My older daughter, the Diva, has a highly-developed sense of social justice, so it was no surprise to me when she got involved in the Occupy Wall Street movement. She hasn’t wholeheartedly fallen in with the movement – she has questions about what they’re accomplishing – but as a kid growing up in an enormous city, she’s certainly witnessed her share of economic unfairness, and it has touched her.
She is not demonstrating today because she has classes – political science, mostly, in which she’s highly engaged; I’m pleased that she’s prioritizing learning over marching at this point in her life. But there are plenty of people on the streets – both demonstrators and law enforcement – who are learning in a different way. Given the already-aggressive tactics of the NYPD and FBI, I’m not so sure how much of this learning is actually going to get processed.
I come down pretty hard in the Occupy camp just because experience has made it clear to me that our social system is designed to prop up the privileged, and keep them privileged at the expense of everybody else. I don’t agree with some of the rhetoric and violence and clownish behavior (it’s safe to say there are generally thugs on all sides of any argument and they’re not limited to police), and I’m skeptical of anarchism and other extremisms – but Occupy came out of some seriously critical thinking, and has made it plain (to those who don’t have the time or inclination to engage in critical thinking) just what is at stake.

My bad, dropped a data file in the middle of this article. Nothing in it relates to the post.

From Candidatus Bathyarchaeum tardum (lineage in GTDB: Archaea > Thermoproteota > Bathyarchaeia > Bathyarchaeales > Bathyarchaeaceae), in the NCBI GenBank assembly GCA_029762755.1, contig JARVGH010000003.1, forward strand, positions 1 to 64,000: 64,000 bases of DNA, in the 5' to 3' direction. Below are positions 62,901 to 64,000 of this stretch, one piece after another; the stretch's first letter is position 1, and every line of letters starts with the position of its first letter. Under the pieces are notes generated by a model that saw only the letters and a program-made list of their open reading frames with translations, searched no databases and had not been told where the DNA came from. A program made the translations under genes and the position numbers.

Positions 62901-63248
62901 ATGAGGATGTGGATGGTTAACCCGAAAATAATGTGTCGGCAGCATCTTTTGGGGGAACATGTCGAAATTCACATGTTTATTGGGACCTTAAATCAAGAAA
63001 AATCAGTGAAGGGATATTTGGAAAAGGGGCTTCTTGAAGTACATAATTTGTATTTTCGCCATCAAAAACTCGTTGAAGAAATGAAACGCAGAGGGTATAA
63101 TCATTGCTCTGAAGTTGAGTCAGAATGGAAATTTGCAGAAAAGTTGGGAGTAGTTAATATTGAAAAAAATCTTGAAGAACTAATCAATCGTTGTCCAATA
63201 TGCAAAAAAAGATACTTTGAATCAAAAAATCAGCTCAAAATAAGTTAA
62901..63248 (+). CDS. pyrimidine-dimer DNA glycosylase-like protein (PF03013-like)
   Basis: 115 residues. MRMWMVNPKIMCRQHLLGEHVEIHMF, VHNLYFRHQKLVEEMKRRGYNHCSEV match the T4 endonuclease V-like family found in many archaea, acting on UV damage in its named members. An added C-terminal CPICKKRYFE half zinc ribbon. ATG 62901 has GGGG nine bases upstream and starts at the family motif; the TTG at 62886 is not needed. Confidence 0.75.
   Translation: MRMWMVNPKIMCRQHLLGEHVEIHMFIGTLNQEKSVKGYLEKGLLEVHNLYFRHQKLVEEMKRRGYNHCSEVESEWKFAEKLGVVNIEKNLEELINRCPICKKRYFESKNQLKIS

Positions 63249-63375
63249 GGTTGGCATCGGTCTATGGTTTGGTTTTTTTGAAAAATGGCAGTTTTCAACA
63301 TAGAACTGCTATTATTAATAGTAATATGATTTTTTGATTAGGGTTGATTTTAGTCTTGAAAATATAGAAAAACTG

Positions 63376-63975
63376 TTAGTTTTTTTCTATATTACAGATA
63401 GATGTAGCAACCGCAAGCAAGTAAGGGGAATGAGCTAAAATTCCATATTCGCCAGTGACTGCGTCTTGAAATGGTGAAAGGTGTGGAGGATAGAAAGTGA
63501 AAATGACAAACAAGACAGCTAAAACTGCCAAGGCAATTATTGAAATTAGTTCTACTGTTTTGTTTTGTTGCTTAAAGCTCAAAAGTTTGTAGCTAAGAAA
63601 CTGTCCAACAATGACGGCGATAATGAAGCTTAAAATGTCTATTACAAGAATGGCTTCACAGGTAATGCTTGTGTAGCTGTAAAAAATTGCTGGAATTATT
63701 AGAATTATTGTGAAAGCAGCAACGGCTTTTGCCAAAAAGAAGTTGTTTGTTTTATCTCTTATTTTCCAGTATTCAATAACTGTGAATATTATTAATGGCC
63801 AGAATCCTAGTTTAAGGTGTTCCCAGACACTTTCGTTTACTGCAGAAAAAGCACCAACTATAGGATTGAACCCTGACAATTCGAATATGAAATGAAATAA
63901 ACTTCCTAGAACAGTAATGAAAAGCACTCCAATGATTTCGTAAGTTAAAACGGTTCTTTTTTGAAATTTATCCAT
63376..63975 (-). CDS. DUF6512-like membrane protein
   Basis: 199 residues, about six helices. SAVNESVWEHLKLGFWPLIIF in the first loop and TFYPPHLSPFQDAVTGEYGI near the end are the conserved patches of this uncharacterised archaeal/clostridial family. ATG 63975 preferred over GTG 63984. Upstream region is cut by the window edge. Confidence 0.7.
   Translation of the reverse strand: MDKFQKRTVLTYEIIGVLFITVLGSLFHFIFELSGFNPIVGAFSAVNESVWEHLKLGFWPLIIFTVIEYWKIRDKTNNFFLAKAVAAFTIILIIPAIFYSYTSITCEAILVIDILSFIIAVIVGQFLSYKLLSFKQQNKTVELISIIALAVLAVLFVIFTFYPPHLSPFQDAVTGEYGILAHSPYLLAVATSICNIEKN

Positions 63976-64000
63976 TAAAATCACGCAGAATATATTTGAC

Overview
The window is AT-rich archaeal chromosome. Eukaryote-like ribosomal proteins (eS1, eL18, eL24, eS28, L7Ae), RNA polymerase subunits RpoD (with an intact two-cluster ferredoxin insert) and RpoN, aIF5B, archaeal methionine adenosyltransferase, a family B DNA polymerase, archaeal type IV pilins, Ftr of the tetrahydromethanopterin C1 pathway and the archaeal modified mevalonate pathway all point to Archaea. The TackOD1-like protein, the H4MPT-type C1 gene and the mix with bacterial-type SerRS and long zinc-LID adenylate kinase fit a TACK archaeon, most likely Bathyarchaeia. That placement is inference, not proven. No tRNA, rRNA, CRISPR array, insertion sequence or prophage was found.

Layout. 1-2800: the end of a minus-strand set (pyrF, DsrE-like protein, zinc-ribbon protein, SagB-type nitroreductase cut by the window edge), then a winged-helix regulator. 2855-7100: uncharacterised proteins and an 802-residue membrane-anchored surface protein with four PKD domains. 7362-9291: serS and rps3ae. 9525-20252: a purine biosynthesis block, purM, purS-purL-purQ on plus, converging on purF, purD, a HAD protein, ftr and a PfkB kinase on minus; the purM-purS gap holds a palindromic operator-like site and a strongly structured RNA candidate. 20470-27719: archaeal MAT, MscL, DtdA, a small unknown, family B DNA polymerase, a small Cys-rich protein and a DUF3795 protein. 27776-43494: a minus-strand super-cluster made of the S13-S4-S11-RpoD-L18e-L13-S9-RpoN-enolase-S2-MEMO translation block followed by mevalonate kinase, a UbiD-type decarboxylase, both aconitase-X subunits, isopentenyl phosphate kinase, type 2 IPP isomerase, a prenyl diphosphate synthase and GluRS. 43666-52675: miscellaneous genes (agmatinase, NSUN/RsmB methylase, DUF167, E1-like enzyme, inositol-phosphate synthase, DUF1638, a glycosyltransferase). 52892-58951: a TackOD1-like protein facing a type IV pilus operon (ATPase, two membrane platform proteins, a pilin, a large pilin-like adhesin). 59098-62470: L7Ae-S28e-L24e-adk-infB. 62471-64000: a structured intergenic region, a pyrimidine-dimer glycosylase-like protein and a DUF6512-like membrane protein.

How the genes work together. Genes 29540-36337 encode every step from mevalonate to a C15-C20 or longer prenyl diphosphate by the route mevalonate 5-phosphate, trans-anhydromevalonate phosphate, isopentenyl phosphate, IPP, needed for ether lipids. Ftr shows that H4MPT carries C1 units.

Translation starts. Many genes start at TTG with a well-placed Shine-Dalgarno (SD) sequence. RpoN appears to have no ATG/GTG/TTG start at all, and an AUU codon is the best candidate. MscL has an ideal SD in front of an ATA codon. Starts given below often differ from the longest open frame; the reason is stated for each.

All of which is to say, be careful out there. And if you’re inside, pay attention – everyone out on the streets today is representing. It’s the least we can do.